Healthy living, herbal remedies and DIY natural beauty.
Just as we spend spring days clearing rubble from our overwintered gardens, we can also spend the warmer, longer days clearing winter’s accumulated waste and toxins from our bodies. Up to this point, we’ve been in hibernation mode – sleeping more, eating comfort foods that are high in fats and oils – and in early spring it’s time to jump-start our perhaps still resting metabolisms, get the blood moving, and help the liver process the waste efficiently.
Bitter tonics are particularly useful in spring because the simple act of tasting bitters on your tongue triggers the liver and gall bladder to create bile, which stimulates the digestion of fats and oils. With the digestive system working efficiently, toxins are eliminated from the body and, over time, bitters act as “alteratives” or blood purifiers. Herbalist Rosemary Gladstar taught that alterative bitters are “agents that gradually and favorably alter the condition of the blood” (Gladstar, 2011).
You can introduce bitter flavors into your diet by eating more bitter greens, like arugula and dandelion. Coffee is the most commonly consumed bitter, and steamed burdock is a seasonal bitter treat that’s also fun to forage. An easy DIY option is to make herbal bitters, which are essentially a tincture made with bitter herbs. Although drinking bitters isn’t as much a part of our mealtime traditions as they once were, you may still recognize the term “aperitif” for digestive-stimulating drinks consumed before a meal, and “digestif” for those consumed after a meal.
Digestive bitters can also double as fantastic ingredients in homemade cocktails. For example, the Manhattan cocktail (my personal favorite) calls for angostura bitters, which feature bitter gentian root (Gentiana lutea). Keep the following Digestive Bitters in your medicine cabinet, but don’t hesitate to break them out when a special-occasion cocktail is in demand.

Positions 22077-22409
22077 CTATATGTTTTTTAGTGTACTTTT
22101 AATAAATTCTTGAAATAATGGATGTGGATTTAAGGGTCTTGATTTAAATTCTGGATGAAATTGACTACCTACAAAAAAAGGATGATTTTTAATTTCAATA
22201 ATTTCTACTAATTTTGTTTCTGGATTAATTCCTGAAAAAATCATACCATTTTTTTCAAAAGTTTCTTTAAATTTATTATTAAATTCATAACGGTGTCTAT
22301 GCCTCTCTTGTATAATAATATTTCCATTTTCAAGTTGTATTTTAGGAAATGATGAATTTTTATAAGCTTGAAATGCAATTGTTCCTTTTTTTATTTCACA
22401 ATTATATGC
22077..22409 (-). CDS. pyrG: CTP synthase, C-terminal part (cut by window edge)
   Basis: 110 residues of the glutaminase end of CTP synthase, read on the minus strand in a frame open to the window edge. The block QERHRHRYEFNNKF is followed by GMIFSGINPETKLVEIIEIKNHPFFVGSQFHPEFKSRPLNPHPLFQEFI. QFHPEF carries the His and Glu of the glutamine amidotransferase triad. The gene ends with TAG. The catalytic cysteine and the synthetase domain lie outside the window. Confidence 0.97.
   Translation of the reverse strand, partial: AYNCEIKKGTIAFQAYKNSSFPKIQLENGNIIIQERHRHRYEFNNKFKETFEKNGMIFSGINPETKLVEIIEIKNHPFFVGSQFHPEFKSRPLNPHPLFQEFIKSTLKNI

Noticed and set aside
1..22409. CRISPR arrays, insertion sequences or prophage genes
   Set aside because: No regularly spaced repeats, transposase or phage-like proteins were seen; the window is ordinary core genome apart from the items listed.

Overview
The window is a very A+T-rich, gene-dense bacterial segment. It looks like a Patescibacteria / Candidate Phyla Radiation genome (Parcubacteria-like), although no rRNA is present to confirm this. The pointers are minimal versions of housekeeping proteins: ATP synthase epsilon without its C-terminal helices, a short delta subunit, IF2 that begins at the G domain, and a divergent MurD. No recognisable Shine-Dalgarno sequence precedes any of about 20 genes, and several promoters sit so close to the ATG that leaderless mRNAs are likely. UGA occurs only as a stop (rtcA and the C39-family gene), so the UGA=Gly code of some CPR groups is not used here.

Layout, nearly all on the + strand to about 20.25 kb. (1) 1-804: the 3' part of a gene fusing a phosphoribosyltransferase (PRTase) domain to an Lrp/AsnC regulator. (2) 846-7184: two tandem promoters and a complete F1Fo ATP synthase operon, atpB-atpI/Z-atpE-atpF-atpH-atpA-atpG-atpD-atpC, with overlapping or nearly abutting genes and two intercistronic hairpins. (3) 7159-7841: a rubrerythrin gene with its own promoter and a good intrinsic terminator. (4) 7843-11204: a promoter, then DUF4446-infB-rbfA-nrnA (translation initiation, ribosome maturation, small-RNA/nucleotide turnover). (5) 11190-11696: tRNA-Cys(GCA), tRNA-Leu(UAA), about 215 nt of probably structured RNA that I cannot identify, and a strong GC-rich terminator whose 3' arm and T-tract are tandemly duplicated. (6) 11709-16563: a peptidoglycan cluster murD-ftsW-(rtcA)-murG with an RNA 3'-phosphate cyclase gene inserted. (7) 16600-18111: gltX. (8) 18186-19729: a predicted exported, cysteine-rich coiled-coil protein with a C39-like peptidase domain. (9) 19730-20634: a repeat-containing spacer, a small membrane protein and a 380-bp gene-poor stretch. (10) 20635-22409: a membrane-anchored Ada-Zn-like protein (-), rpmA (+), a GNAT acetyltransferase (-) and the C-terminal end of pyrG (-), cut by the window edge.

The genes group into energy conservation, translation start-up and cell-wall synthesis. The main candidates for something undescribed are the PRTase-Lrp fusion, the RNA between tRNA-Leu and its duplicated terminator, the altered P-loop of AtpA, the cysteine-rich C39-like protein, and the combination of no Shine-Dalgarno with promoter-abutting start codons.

DIY Digestive Bitters Recipe
This recipe uses ingredients that are easy to forage, grow, or purchase in the United States. Yield: 1 pint.
Add combined herbs to a wide-mouth canning jar and then cover with high-proof vodka or brandy. Shake to make sure all herbs are completely submerged, and then let sit in a dark spot for 4 to 6 weeks, shaking every 2 or 3 days to keep plant material covered. Strain through a cheesecloth and store infused tincture in a labeled, amber-colored bottle. Take 1 teaspoon or one tincture bottle dropperful before or after meals. Consume your homemade bitters within 1 year.
I’d also recommend reading Guido Masé’s book The Wild Medicine Solution: Healing with Aromatic, Bitter, and Tonic PLants – Guido is the founder of Urban Moonshine, a company that crafts high-quality bitters that are sold nationwide.
Hannah was inspired to write this blog post during her time enrolled in The Herbal Academy’s online school where she worked her way through the Entrepreneur Herbalist Package. She is managing editor for Heirloom Gardener magazine and senior editor for Mother Earth News. Read all of Hannah's posts here.